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Allergies: The Unbearable Sniffing, Sneezing and Drainage

My name is Marilyn Baker, and I have horrible allergies. I’m 42 years old and have been suffering from allergies since I was a child. I have seasonal and environmental allergies. Allergies plague me year round. When I was young, my parents even moved to a dryer area in the hope of helping me. Over the past eight years, I have done extensive research both through doctors and online. I have managed to come up with some combinations that have helped me a great deal. My allergies aren’t gone, but they have become manageable. I do have to have allergy shots, but I also use some natural remedies. I am happy to be able to share my findings with you here on my blog. I hope you can find some of this of value.

Allergies: The Unbearable Sniffing, Sneezing and Drainage

3 Things Athletes Need To Know About Subungual Helomas

by Clifton Davidson

Subungual helomas, also called subungual corns, are corns that develop underneath the toenails. Here are three things you need to know about subungual helomas.

What are the signs of subungual helomas?

If you develop a subungual heloma, you'll feel pain beneath the affected toenail. You'll be able to see a dark spot beneath your toenail, which is the corn. You'll also notice that your toenail is detaching from your toe; this occurs because the growth of the corn pushes the toenail upwards and detaches it from the nail plate.

How do corns form underneath the nails?

Like corns on other parts of your feet, subungual helomas are caused by repeated minor trauma to the area. This minor trauma includes wearing shoes that don't fit properly. If your workout shoes are too tight, your toenails will be compressed against the ends of your shoes, which puts repeated pressure on the skin beneath your toenails. Too-loose workout shoes can also lead to problems as your toenails will rub against your shoes, which also irritates the skin and can cause corns.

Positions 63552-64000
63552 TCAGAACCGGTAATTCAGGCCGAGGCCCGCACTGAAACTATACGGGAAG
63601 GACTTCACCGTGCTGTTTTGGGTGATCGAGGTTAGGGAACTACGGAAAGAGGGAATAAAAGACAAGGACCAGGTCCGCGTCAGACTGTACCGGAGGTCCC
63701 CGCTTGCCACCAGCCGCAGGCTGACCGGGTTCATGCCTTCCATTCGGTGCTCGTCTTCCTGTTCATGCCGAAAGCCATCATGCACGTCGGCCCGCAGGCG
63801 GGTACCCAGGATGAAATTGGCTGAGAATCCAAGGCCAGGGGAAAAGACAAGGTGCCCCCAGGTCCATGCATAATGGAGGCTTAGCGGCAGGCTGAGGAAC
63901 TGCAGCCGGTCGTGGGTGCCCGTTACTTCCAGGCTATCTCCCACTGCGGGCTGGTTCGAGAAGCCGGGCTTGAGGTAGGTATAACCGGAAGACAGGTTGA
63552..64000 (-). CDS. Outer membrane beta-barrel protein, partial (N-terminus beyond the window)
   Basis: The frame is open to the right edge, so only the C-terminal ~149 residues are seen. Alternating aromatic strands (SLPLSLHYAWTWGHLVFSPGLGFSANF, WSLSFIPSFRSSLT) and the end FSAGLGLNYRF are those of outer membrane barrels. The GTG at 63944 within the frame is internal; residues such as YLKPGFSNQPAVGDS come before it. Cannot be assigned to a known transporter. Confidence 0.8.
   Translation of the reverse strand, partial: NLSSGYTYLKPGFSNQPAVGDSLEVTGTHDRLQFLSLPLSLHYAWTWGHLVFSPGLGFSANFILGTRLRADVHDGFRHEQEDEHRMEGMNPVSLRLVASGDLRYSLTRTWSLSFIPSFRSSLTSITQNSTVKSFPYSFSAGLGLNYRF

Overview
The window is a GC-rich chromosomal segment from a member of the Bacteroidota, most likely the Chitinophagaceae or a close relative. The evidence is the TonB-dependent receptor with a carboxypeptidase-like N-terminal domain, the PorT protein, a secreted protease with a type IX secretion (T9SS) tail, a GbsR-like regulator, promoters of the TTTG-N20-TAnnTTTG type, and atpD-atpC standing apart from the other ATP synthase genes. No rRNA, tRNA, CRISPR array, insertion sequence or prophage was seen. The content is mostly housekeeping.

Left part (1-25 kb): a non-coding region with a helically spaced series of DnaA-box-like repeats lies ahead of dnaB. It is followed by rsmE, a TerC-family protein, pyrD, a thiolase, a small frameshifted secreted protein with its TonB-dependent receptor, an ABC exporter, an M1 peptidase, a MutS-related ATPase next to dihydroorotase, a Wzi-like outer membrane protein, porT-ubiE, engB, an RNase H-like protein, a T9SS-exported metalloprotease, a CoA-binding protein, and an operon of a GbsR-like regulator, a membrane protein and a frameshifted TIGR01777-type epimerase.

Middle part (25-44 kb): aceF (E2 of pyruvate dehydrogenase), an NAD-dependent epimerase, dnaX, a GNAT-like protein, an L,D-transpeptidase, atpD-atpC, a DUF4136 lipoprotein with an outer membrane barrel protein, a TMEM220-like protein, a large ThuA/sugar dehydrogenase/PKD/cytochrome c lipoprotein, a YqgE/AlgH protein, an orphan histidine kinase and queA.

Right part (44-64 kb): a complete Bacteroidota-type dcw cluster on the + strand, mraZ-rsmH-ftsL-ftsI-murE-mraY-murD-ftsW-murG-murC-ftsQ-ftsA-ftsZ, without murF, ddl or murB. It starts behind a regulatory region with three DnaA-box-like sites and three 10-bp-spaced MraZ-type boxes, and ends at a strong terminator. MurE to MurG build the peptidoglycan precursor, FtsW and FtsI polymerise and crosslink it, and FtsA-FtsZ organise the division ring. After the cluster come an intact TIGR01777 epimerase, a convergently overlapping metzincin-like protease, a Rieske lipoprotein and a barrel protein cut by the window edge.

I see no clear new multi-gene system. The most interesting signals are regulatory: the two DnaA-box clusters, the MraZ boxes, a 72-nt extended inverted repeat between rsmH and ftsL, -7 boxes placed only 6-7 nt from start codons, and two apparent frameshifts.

Not wearing socks is another mistake that can lead to subungual helomas. Socks provide a barrier between your toenails and your shoes and help to prevent friction, so not wearing socks while you're training subjects your toenails to unneeded friction and trauma.

How do podiatrists treat subungual helomas?

Corns don't go away by themselves, so your podiatrist will need to surgically remove them. Since the corn is underneath your nail, some or all of your nail will need to be removed first to allow your doctor to access the corn. Once the corn is accessible, it will be cut away with a scalpel.

Once the corn has been removed, your nail will slowly grow back. If your toenail was completely removed, it will take anywhere between 12 and 18 months to grow back. During this time, your podiatrist may want to monitor your nail's growth to make sure it's growing back properly.

To prevent a recurrence, it's important to address the friction that caused the corn in the first place. Your podiatrist will check the fit of your shoes and let you know if they're too big or too small for your feet. If your shoes don't fit appropriately, your podiatrist can recommend the right size or style of shoe for your feet. If you're not wearing socks with your shoes, it's important to start making socks a habit.

If you think you have subungual helomas, contact a podiatry clinic, such as Elmhurst Podiatry Center Ltd, as soon as possible.